another Wednesday's Words story

the second set of words from Delores was:

1. dance
2. France
3. prance
4. romance
5. stance
6. glance

Here goes....

"Dad, we need to talk. I'm taking a stand, this is my stance...." Scott faltered a moment, unsure if stance was the correct word, then straightened and looked his Dad in the eyes.  "You know how much I want this, how much I love to dance, won't you let me take this chance?"

Wayne stood and came out from behind his desk, crossing the room to look down at Scott.
He glanced away for a moment, unable to suppress a twitch that might have been the beginning of a smile......."let me get this straight. You want me to let you go to France, to prance around in tights on some stage in front of hundreds of people?"

Scott took a deep breath, stood his ground and replied, "yes".

"Son, when you first started this ballet stuff, I was disappointed, I admit that, I'd hoped you'd play basketball, like I did. But I've come to realise you're far more like your Mother's side of the family. 
Not a sportsman among them. Artistic, everyone of them. 
Now I've watched you learn and practise for the last five years and I admire your dedication. You Mum assures me you are very good at it and she'd know I guess, her Aunt Margaret being a *Prima Ballerina and all...and it seems to me, from what I've seen, that ballet is a perfect combination of sport and art, but Scotty, son, you've only just turned 14 years old and France is so very far away."

Scott whispered hopefully, "isn't there some way we could work something out? There's three whole months before I'd have to leave..."

Wayne said "before we'd have to leave. You don't think I'm letting you travel so far on your own do you?" He sat down on the couch next to Scott. 

"I've been thinking on this and I can't make any guarantees, but I have some long service leave due soon. I was thinking perhaps we could all go, your Mum has always wanted to see Paris, we could rent a villa and stay for several months. A holiday might be just what we all need, it would help your sister with her French, that's for sure. Her accent is atrocious. Leave it with me for now, I'll talk to the boss Monday morning."

Scott was smiling so wide he could hardly speak his thank yous.
"I take it this an acceptable arrangement then?'" asked Wayne.

"Now, tell me about this dance you'll be taking part in."
"It's Romeo and Juliet Dad, the greatest romance of all time..."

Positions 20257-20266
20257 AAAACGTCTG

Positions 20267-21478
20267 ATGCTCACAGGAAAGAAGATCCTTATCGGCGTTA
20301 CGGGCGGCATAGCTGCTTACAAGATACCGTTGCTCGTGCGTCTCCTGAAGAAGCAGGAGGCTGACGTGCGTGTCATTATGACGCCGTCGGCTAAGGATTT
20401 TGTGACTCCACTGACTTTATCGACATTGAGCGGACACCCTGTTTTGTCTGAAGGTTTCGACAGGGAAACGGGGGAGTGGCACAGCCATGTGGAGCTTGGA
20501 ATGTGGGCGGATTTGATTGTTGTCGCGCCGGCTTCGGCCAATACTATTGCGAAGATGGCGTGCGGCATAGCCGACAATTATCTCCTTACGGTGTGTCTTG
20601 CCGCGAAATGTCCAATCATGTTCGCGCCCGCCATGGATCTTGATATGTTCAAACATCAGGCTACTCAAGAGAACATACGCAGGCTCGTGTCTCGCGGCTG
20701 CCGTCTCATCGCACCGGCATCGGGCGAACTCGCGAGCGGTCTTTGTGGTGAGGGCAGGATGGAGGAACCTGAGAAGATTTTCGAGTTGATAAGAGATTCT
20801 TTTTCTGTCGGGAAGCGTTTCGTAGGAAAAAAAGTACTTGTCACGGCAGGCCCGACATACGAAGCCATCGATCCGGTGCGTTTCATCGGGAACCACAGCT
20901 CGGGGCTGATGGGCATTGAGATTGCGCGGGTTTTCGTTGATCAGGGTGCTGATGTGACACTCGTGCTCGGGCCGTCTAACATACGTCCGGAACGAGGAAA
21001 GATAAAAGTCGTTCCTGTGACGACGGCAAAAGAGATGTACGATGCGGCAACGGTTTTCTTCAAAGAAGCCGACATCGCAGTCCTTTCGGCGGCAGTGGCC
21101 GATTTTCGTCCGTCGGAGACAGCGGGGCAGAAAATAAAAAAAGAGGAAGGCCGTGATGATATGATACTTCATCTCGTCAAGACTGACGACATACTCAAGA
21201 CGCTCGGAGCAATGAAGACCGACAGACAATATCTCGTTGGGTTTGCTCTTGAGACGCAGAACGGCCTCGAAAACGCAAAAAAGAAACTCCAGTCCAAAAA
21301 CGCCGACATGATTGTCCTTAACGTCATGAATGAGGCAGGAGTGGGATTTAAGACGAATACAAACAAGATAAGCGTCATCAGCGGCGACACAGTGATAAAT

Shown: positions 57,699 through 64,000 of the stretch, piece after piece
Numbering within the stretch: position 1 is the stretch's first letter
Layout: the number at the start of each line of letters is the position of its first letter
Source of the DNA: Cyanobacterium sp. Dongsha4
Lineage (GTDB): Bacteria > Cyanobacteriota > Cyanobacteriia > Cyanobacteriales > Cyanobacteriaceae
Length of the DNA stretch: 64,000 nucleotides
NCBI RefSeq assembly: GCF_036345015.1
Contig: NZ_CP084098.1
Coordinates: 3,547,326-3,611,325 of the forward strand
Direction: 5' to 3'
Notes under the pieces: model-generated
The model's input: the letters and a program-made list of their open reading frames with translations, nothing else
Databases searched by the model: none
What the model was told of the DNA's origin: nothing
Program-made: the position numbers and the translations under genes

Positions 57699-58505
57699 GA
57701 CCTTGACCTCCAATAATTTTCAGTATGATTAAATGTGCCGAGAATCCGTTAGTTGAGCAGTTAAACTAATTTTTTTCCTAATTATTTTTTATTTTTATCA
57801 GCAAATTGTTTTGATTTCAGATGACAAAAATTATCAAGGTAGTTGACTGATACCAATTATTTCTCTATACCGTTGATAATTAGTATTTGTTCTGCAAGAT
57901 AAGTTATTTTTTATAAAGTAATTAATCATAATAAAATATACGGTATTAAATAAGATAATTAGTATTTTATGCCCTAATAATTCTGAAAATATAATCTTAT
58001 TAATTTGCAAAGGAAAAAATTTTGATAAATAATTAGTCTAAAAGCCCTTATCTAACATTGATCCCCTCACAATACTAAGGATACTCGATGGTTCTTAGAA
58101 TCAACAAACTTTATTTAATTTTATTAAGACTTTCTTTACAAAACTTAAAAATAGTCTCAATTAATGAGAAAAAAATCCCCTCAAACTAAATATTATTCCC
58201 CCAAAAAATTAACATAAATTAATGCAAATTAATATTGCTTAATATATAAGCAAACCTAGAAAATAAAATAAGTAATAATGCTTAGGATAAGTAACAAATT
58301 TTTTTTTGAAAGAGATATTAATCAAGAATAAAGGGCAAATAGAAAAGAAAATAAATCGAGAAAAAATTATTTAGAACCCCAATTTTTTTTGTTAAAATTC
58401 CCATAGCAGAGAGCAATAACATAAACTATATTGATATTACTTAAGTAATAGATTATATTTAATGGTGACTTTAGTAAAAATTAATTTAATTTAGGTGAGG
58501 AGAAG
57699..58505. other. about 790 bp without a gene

*if Prima Ballerina is the wrong term, please forgive me, I know nothing about ballet.


  1. Good on you, Wayne! I like a dad that supports his son's aspirations even though he doesn't share the same dream. We need more dada like Wayne. I hope the family have a ball.

    As a totally unrelated P.S. When I saw that list of words, I thought of a page from a book my kids loved when they were little called My cat likes to hide in boxes. It begins with "The cat from France likes to sing and dance...."

  2. What a great dad and what a great job with the words.

  3. What a lovely dad, and story. Thank you. It has made my sentimental self a little misty.

  4. Marie; unlike my own son's father, sadly. The book sounds interesting, I'll have to see if I can find a copy for my great-nephew.

    Delores; I based Wayne on my son-in-law, one of the best fathers I know.

    Elephant's Child; tugged your heartstrings a little? Thank you.

  5. A truly delightful use of the words and a wonderful story with a happy ending. Fantastic.

  6. Nice job. Too bad all parents aren't as supportive of their kids...

  7. Prima Ballerina is the correct term. Love the first part.

  8. Mimsie; I do like happy endings.

    Robin; I find more parents are these days. Things are different from when we were kids and the dads went out early and worked late, only seeing their kids at bedtime and on weekends. They're much more hands on now which I think is fabulous.

    mm; thank you for that, I wasn't sure. Can you tell me which part you didn't like and why?

  9. The first halve is believable and very well written, one can see through the words, the exasperation of both father and son.
    The second part, no emotion was conveyed from the dad. Scott's emotion is too simplistic.

    'Scott whispered hopefully...' seemed unrealistic - will a teenager whisper 'hopefully' if he want to convince his dad?

    Also, what is the job of the dad may be useful to understand why he is able to leave for 3 months and laments on his daughter's french accent.

    Sorry, I am just being picky.

  10. mm; thank you, I'll keep those things in mind.


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